Friday, April 16, 2010

Now That's Dark Chocolate! . . . Glazed Black-Cocoa Brownies with Coconut and Rum

It's finer in texture than the finest top-soil. A gentle breeze sends it flying. If not handled gingerly it makes an awful mess, like ashes spilled from a fireplace. What is it? It is utter darkness in cocoa form. Tres noir. Like a night sky with no moon.


Where natural cocoa is mild and welcoming, black cocoa is intense and vaguely threatening. Bitter in a way that only a true chocolate lover can appreciate, it takes no prisoners. A profoundly dark version of regular Dutch process cocoa--but one that has been extremely alkalized--black cocoa is typically used in combo with additional chocolate components.

About this recipe . . .
These brownies have their genesis in a simple fudge brownie recipe that I encountered last year in Midwest Living magazine's February 2009 issue. Those basic brownies were good, but I substantially revised the formula to what I think was very interesting effect. I did this by adjusting the proportion of flour, changing the variety of chocolate used, adding in unsweetened coconut and black cocoa, and reducing the amount of vanilla while adding in dark rum. Finally, I augmented the baked brownies with a shiny dark glaze. 

This recipe makes a tender and cake-like brownie, with a moist and slightly gooey texture. The glaze sets up quickly, but doesn't dry hard; it stays reasonably soft without becoming sticky or drippy.

Glazed Black-Cocoa Brownies with Coconut and Rum

(For a printable version of this recipe, click here!)

Preheat oven to 350 degrees. Lightly butter or grease a 9" by 13" baking pan. Cut parchment paper to fit the pan and to overhang all four sides by at least an inch, then lightly butter or grease the parchment.

For the brownies:

1 cup unsalted butter (2 sticks)
8 oz. dark chocolate
2 oz. unsweetened baking chocolate
4 large eggs, lightly beaten
3/4 cup granulated sugar
3/4 cup light brown sugar
1 tsp. vanilla extract
1 and 1/2 Tbsp. dark rum (I used Myers's Rum, Original Dark)
3/4 cup All-Purpose flour (I used unbleached)
3 Tbsp. black cocoa (I used King Arthur brand; if you don't have this, you can use Dutch process, or better yet Hershey's Special Dark cocoa)
1/2 cup grated unsweetened coconut (if not in your grocery store, you can find this in health food stores; note that it's grated vs. shredded, thus much finer and completely dry vs. moist)
3/4 tsp. salt
1 pinch cinnamon
1 and 1/2 tsp. baking powder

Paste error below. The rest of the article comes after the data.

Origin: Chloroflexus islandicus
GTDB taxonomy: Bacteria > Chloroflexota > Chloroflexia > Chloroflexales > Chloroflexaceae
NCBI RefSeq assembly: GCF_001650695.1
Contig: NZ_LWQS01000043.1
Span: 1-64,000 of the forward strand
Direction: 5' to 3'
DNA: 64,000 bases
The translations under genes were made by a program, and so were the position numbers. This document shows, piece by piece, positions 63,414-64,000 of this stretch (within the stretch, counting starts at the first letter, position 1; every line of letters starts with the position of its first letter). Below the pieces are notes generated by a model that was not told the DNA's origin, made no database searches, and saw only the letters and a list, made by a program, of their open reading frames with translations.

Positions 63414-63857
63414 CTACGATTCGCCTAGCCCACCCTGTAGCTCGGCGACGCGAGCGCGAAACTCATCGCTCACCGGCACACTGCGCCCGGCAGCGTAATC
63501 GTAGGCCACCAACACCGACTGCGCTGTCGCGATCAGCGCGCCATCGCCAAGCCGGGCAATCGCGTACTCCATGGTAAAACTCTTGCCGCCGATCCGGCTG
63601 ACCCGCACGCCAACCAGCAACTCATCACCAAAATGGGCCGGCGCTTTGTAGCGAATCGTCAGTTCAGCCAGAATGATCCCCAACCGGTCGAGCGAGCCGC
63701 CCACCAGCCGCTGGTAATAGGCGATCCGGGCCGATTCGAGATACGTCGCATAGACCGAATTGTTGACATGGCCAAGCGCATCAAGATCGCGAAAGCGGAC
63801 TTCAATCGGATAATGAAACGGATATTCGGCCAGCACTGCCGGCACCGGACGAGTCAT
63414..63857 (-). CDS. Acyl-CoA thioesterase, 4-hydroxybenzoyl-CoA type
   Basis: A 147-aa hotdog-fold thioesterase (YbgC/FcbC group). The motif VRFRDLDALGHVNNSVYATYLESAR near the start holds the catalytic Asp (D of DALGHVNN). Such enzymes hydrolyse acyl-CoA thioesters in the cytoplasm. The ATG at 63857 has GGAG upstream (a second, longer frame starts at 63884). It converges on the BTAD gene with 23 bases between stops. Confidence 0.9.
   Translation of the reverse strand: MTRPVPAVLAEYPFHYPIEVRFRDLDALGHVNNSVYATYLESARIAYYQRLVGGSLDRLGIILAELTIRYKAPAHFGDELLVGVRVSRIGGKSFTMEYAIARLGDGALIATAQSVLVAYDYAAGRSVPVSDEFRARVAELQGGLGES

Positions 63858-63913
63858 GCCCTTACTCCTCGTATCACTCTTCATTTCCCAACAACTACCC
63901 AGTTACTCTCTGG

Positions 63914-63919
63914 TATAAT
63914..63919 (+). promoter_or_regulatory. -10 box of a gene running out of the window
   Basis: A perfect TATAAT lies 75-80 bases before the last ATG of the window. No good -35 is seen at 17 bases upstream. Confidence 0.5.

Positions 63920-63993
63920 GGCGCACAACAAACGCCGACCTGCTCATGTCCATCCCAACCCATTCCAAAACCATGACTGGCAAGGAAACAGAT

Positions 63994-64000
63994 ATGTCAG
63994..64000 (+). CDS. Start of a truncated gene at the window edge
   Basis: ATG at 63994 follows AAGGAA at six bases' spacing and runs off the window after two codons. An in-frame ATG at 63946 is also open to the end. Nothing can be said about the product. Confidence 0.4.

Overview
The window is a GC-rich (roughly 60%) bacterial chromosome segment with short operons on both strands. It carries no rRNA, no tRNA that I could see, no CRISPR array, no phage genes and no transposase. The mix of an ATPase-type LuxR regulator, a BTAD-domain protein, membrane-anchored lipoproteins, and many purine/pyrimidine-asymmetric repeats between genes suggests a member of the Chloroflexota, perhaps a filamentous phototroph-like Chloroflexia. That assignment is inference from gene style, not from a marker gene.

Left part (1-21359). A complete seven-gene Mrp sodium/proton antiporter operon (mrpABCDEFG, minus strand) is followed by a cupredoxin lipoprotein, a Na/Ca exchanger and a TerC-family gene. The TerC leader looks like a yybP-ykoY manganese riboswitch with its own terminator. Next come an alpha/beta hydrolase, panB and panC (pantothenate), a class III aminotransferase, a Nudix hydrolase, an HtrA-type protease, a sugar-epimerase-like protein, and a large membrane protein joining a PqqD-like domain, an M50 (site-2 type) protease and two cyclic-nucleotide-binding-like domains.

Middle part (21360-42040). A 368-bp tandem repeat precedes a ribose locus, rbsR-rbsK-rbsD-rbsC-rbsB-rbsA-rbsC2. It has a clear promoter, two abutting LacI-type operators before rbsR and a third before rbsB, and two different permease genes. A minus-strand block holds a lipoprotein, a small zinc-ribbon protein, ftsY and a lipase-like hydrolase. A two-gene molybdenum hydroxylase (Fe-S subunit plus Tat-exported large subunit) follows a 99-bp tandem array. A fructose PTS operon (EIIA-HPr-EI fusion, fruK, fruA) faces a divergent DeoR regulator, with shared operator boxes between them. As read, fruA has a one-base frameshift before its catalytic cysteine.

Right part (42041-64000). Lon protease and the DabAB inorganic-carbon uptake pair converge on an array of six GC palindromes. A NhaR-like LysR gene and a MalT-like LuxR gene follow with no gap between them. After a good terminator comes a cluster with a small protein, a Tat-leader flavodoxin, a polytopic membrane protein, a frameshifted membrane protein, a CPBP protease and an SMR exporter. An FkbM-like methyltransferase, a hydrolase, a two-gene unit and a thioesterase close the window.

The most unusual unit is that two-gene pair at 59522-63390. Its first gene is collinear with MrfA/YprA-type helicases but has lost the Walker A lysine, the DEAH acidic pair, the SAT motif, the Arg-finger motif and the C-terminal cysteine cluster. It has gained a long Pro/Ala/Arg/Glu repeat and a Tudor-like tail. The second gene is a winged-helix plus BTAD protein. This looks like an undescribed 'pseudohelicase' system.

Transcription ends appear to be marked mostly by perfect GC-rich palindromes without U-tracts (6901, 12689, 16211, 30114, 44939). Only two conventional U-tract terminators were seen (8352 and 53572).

2 Tbsp. large flake coconut to use as garnish (optional)

In a heavy sauce pan, slowly melt the butter, dark chocolate, and unsweetened baking chocolate over very low heat. Stir frequently and gently, until the mixture is smooth. Set aside to cool slightly.

In a medium bowl, stir together both of the sugars, the eggs, the vanilla extract, and the rum.

Pour in the chocolate mixture and stir to combine.

In a small bowl, mix together the flour, coconut, salt, baking powder, cinnamon, and black cocoa.

Fold this into the liquid mixture, and stir to fully combine. The batter will be quite thick, but should still be easily spreadable. Using a rubber spatula, spread the batter evenly into the pan.

Bake for about 30 minutes or so, checking the brownies at 25 minutes. The brownies are done when a toothpick inserted in the center comes out mostly clean, and the brownie top-crust no longer appears wet.

Let the brownies cool in their pan, on a rack, for about half an hour. In the meantime, prepare the glaze.

For the glaze:

2 Tbsp. unsalted butter, melted
2 Tbsp. hot water
1 Tbsp. dark rum
1/2 tsp. vanilla extract
2 Tbsp. Hershey's Special Dark cocoa powder, or Dutch process cocoa (I would advise against using black cocoa powder in this glaze, or just use a tiny bit; it's bitter flavor might prove to be too much, but, hey, you're the driver!)
3/4 cup confectioners' sugar

Mix together the hot water and the cocoa powder in a small bowl. Stir into this the melted butter,vanilla extract, and rum. Add the confectioners' sugar and stir until the mixture is completely smooth.

While the brownies are still just slightly warm, carefully remove them from the pan by pulling up firmly on opposite sides of the parchment paper, and setting them down quickly, still on the paper. (The glaze will spread more easily if the brownies are not completely cold at this point.) Using an offset spatula, spread the glaze before it has a chance to firm up.

Let the glazed brownies cool completely before you try to cut them. If you like, use a cookie cutter, and garnish them with a bit of large-flake coconut.

I think these are even more delicious the second day . . . and the third day . . . and the fourth day . . .

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